Penny Hardaway talks about his time in Orlando, the release of his throwback jersey and more.
by Nick DePaula / @_NDP
Not many players ever experience as meteoric a rise to the top of the League as Penny Hardaway did during the 1990s. After being selected third overall out of Memphis in 1993, in just his second year in the Association, Penny led the Orlando Magic to 57 wins and the NBA Finals, started in the All-Star Game and was named First-Team All-NBA. More than that, though, the 6-7 guard’s made-for-TV style of play, when matched with the Magic’s then-exciting aura, made Penny a national star and had kids around the US wearing No. 1 and trying to emulate his game.
SLAM recently caught up with Penny to reminisce about good times, the love that Orlando has always shown him, his No. 1 influence and more.
SLAM: When you first got to Orlando, it was still such a young franchise. What were some of your first impressions about the franchise and about the city?
Penny Hardaway: Everything was young. We were young. The city hadn’t had the team that long, and then I felt like everything that we did, we were going to be setting the bar. No one had done anything before us, so when it came to things like wins, the Playoffs or individual accomplishments, it was all new.
SLAM: In high school and in college, of course, you wore No. 25. When you went to Orlando, Nick Anderson already had No. 25, so why’d you pick No. 1?
PH: I picked No. 1 for a couple of reasons. First of all, Nick already had No. 25, which was to honor a good friend of his, Ben Wilson. We all saw the ESPN “30 for 30” on Ben Wilson, Benji, and he meant a lot to Nick. I tried to do it for marketing as well though, with my nickname being Penny. Wearing No. 1, I thought it all would blend in great.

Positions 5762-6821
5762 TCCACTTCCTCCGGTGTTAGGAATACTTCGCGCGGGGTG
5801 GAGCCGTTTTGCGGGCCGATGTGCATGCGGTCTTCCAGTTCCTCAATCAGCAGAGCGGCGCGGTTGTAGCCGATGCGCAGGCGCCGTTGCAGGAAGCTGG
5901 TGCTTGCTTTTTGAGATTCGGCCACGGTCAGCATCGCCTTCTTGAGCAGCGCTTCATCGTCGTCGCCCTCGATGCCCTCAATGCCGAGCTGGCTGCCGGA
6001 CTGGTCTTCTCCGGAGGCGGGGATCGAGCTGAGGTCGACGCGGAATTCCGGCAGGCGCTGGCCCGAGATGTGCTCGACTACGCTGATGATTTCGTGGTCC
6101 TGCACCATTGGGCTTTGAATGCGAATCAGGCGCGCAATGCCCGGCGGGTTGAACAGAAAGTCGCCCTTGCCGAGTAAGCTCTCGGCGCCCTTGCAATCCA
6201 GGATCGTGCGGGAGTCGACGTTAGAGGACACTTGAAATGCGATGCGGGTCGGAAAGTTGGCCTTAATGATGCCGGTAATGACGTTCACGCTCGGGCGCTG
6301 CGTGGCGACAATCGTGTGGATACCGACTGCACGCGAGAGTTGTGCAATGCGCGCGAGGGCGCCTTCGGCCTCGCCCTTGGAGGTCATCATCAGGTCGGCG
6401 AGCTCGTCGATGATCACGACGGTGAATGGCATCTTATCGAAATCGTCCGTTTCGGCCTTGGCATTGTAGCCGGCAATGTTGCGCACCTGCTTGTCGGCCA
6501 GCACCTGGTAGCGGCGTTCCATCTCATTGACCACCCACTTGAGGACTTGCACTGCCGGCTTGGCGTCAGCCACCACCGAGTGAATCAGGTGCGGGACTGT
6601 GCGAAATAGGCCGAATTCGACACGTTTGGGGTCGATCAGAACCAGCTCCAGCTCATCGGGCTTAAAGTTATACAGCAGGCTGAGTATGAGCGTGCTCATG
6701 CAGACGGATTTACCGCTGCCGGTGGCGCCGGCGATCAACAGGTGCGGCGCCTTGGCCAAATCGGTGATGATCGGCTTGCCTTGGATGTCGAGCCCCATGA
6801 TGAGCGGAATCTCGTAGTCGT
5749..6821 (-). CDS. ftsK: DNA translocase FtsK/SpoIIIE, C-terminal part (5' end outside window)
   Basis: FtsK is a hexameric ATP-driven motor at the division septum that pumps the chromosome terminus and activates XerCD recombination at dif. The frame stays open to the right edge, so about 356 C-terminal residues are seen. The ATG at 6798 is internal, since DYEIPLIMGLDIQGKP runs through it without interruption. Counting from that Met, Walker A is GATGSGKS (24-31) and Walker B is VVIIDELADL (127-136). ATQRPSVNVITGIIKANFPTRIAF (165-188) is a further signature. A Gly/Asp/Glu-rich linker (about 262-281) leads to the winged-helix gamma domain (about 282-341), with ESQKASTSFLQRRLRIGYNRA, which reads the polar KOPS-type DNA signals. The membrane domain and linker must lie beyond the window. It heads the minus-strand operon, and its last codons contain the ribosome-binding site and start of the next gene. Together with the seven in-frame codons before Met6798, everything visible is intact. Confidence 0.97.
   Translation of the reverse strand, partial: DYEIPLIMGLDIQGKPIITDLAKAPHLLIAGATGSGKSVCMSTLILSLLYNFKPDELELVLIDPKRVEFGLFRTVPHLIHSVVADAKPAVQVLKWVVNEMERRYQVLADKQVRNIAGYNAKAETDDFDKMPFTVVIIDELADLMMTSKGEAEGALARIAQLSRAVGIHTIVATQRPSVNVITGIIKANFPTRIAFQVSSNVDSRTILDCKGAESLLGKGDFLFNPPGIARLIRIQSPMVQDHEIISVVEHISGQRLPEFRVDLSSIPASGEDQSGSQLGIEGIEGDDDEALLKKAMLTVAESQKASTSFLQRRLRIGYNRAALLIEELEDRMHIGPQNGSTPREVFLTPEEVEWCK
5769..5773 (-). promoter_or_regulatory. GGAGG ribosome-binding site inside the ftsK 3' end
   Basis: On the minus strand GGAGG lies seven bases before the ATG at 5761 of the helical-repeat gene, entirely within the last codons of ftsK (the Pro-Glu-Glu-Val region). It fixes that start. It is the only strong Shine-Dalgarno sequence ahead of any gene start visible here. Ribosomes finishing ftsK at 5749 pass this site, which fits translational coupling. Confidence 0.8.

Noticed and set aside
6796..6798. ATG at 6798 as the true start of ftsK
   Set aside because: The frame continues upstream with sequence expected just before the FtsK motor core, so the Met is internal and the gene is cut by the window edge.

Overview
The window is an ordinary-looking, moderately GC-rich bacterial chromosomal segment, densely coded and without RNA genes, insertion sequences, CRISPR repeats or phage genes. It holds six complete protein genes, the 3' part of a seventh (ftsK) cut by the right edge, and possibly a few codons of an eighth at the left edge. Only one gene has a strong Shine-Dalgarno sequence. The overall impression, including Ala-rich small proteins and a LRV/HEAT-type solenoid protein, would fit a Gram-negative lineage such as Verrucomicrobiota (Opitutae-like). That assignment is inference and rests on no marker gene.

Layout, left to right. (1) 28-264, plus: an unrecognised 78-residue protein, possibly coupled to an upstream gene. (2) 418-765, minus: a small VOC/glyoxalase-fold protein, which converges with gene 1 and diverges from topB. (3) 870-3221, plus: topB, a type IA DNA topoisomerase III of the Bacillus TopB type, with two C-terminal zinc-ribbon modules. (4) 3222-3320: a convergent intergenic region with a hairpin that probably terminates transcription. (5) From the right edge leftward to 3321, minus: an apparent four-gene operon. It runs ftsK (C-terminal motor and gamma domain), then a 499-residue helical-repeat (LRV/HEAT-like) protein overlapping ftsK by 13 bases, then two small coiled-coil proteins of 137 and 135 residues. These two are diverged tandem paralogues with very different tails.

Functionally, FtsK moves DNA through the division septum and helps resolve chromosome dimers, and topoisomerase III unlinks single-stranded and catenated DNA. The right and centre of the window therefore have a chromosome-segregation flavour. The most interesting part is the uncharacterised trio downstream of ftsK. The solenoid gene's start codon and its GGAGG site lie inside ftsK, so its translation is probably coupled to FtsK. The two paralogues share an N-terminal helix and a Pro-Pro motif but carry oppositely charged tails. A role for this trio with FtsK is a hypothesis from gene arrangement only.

SLAM: Mitchell & Ness just brought back your black pinstripe Magic jersey. What do you specifically remember about that jersey and the style of it?
PH: I loved that jersey. I loved the pinstripes, and I had never worn pinstripes before. When I saw those uniforms, I loved them right away. Getting to see them again now, it just brings back great memories.
SLAM: It was cool, too, because you even incorporated the pinstriping from the jersey into the tongue of some of your shoes and played off of that.
PH: It felt great. It allowed me to re-live the great moments that I had in Orlando, too. We had a great team, I did great individually, and it was such a beautiful town, so I had the best of all worlds.
SLAM: I remember you rocking throwback jerseys quite a bit at the beginning of the 2000s. What were some of your favorites?
PH: I had quite a few. I had a Kareem Abdul-Jabbar one from when he was with the Milwaukee Bucks. Of course, I had an Oscar Robertson when he was with the Bucks. I had a Dr. J, a Magic Johnson and I had a George Gervin from when he was on the Spurs. I had a lot of football guys, too. Ray Nitschke, Jim Brown and a bunch of guys like that from back in the day.
SLAM: What was it like being back in Orlando this past February for All-Star Weekend and having so many people coming up to you saying they were huge fans?
PH: That was a lot of fun, man. It was bittersweet, because going back for the first time in a long time, and being involved in any kind of basketball on the NBA level, the memories just flow. Even though they’re playing in a new arena, it’s still the same fans and they were showing a lot of love. If it would’ve been at the O-Rena, it really would’ve brought back a lot of memories. But to be out of the game for six years and still be relevant and have fans, it’s just amazing.
SLAM: Do you remember a certain game when the crowd was so overwhelming at that old arena?
PH: Any time we played the Knicks or the Pacers. The biggest game I remember though, outside of the Eastern Conference Finals against Indiana, was Shaq’s first game back in Orlando. That was just crazy.